The immensely likable Lord Eddard Stark may be dead, but long live Game of Thrones.
HBO's epic fantasy about warring houses in a strange land, medieval sex, gnarly swordplay, incestuous sex, fur-clad warriors guarding a very large wall, charismatic little people, beings known as white walkers, hooker sex, sadistic boy kings, guys-with-eyeliner sex, horses that also might wear eyeliner, and tiny baby dragons is back this Sunday. Along with Mad Men, there's no question that it is the year's most anticipated series' return. Why do we love Game of Thrones so much?
Because Peter Dinklage deserves every award he gets as the scheming "imp" Tyrion Lannister. Because, while all the sex and violence doesn't hurt, as a people whose government hasn't ever been as glamorous as some, we are suckers for palace intrigue and operatic lives. And, brilliantly, the show has largely avoided cheesy CGI effects in favor of a gritty tangibility. (Please keep the dragons elsewhere.)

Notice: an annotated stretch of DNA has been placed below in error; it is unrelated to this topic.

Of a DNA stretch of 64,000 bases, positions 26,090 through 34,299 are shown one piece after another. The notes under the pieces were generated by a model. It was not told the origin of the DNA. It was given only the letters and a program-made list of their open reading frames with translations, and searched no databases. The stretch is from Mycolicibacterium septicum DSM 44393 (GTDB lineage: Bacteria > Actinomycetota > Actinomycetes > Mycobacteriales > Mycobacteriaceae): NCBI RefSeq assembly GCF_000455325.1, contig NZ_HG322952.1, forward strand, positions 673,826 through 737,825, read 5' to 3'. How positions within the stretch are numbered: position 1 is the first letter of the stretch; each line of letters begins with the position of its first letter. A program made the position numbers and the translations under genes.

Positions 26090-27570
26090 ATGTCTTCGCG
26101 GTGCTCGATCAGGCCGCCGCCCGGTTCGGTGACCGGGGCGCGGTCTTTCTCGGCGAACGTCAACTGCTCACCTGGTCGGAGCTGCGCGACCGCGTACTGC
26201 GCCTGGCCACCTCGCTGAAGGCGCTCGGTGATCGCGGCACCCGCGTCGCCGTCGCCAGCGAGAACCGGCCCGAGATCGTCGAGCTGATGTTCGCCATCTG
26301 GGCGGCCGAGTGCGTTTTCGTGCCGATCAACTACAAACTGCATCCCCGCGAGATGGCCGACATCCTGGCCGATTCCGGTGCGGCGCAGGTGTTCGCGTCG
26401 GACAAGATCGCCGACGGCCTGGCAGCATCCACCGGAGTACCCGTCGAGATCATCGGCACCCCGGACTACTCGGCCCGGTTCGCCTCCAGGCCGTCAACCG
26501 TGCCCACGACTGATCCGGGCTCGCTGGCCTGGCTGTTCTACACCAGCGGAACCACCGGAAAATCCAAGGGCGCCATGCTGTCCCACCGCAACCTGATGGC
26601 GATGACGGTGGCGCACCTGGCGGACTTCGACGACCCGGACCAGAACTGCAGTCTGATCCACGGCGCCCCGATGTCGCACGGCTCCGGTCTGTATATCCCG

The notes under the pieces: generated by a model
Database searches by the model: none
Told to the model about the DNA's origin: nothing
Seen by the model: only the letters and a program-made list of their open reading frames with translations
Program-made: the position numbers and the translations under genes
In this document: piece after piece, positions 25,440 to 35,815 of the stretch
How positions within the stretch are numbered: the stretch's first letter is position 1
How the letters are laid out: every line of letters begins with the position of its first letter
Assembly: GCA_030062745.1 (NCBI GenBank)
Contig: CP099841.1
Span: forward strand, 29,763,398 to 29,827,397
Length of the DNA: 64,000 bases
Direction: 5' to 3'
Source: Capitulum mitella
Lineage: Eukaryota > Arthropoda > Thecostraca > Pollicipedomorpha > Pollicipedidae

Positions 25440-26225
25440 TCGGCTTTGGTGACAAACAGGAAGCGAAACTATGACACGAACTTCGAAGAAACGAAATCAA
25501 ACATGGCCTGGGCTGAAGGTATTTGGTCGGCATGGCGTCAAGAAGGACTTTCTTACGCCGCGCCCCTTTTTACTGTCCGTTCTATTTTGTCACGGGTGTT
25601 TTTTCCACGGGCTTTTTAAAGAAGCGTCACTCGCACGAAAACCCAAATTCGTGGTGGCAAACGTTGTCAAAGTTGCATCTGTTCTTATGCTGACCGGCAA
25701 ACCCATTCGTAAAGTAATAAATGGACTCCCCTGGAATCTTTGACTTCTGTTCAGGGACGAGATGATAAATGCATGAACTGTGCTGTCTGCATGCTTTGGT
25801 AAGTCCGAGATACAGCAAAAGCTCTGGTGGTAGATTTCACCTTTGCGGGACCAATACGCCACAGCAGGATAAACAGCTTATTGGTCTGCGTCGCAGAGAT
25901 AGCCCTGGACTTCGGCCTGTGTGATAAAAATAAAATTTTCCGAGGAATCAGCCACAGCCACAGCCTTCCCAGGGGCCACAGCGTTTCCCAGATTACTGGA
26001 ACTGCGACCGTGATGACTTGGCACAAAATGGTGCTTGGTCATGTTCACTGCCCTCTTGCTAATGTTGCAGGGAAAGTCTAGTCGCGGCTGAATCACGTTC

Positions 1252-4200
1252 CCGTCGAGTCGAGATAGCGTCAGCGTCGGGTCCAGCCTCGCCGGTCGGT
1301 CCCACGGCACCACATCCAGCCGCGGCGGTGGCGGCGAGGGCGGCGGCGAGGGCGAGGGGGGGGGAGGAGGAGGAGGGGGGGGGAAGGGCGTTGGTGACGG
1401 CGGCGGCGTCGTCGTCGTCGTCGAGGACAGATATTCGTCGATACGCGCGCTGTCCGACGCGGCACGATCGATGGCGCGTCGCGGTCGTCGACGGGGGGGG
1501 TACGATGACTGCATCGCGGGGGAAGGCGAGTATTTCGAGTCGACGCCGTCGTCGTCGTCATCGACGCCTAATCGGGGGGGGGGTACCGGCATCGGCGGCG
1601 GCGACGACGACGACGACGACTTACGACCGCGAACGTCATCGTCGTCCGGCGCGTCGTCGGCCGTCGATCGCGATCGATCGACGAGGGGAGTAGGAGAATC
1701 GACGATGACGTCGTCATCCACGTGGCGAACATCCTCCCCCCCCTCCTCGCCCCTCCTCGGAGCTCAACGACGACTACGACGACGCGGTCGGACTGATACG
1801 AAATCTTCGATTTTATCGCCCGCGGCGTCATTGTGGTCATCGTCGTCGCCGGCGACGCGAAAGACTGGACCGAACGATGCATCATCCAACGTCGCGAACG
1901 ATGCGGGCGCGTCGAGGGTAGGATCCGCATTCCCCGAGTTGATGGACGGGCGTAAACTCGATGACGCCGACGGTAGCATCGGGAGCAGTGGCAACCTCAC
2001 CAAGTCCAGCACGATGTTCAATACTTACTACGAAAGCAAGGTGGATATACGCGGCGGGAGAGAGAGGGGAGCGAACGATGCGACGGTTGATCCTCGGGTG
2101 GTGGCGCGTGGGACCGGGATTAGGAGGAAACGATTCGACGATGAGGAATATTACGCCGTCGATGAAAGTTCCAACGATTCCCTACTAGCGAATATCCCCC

And, finally, because it's the ballsiest show on TV. It's impossible to think of another series that straight-up killed its POV character and highest billed actor at the end of Season 1, a move that probably freaked people in the actual TV industry as much as regular viewers. With Sean Bean as Ned Stark gone, we are in Westeros without a guide, at the mercy of competing interests, unsure who has our best intentions in mind, just like real life.
Season two gets right to it: War wages and it is not going as well for the Lannisters as one might assume. Elsewhere, the remains of the Dothraki khalasar led by Daenerys Targaryen (say it Da-nair-ee-us Tar-gair-ee-en — once only huge nerds had to know this stuff, but now we seem five minutes away from a mixtape title), is trying to figure out what the next move is, while a new religion threatens long-held beliefs among key players. Winter is coming. Also: Joffrey Baratheon? Still nuts.